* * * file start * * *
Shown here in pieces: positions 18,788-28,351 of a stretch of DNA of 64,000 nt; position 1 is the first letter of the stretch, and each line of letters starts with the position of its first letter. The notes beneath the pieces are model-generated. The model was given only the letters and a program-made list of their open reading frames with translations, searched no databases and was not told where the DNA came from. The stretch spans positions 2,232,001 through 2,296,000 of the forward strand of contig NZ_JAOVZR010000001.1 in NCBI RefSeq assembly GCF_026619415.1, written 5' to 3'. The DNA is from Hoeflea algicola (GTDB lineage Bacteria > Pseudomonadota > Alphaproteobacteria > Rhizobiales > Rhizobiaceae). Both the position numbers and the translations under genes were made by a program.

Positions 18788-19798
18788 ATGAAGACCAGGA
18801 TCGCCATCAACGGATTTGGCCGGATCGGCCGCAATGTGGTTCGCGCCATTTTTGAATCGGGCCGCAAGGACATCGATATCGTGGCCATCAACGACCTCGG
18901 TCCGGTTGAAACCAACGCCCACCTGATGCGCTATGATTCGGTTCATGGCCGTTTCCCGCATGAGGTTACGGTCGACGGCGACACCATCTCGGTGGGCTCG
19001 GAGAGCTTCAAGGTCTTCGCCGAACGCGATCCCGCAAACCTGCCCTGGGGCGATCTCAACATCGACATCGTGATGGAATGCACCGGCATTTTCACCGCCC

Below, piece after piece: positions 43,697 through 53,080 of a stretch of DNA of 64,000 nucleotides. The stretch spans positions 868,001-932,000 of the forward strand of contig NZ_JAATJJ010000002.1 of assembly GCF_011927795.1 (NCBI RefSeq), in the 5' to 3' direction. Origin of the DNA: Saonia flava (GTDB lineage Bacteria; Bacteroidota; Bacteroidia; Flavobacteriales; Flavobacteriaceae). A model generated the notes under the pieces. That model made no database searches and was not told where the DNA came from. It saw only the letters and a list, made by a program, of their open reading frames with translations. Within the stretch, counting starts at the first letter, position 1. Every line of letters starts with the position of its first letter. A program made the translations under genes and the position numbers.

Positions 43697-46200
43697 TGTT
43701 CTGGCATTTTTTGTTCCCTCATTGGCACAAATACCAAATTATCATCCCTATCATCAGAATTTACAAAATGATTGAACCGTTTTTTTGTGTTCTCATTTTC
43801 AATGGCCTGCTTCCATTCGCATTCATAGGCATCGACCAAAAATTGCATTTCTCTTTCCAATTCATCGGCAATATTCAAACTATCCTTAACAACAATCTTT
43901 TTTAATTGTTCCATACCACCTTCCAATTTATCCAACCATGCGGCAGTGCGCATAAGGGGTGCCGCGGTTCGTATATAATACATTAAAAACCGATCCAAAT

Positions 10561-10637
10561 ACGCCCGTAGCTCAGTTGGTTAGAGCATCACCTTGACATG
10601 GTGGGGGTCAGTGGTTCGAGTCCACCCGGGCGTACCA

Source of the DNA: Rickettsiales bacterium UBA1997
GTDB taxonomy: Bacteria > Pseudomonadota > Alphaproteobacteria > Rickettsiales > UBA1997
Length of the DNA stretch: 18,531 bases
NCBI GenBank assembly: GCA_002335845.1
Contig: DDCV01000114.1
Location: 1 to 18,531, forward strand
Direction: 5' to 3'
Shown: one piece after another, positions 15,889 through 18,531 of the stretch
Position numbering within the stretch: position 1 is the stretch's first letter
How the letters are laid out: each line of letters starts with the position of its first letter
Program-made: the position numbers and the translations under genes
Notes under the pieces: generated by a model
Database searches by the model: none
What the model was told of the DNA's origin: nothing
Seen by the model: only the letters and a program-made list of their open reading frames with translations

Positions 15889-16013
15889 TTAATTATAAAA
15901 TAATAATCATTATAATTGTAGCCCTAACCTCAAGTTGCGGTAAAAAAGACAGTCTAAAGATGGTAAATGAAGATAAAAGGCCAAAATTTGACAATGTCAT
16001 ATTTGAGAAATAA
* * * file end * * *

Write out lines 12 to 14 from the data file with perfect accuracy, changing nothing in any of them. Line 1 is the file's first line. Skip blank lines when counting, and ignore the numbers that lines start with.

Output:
43901 TTTAATTGTTCCATACCACCTTCCAATTTATCCAACCATGCGGCAGTGCGCATAAGGGGTGCCGCGGTTCGTATATAATACATTAAAAACCGATCCAAAT

Positions 10561-10637
10561 ACGCCCGTAGCTCAGTTGGTTAGAGCATCACCTTGACATG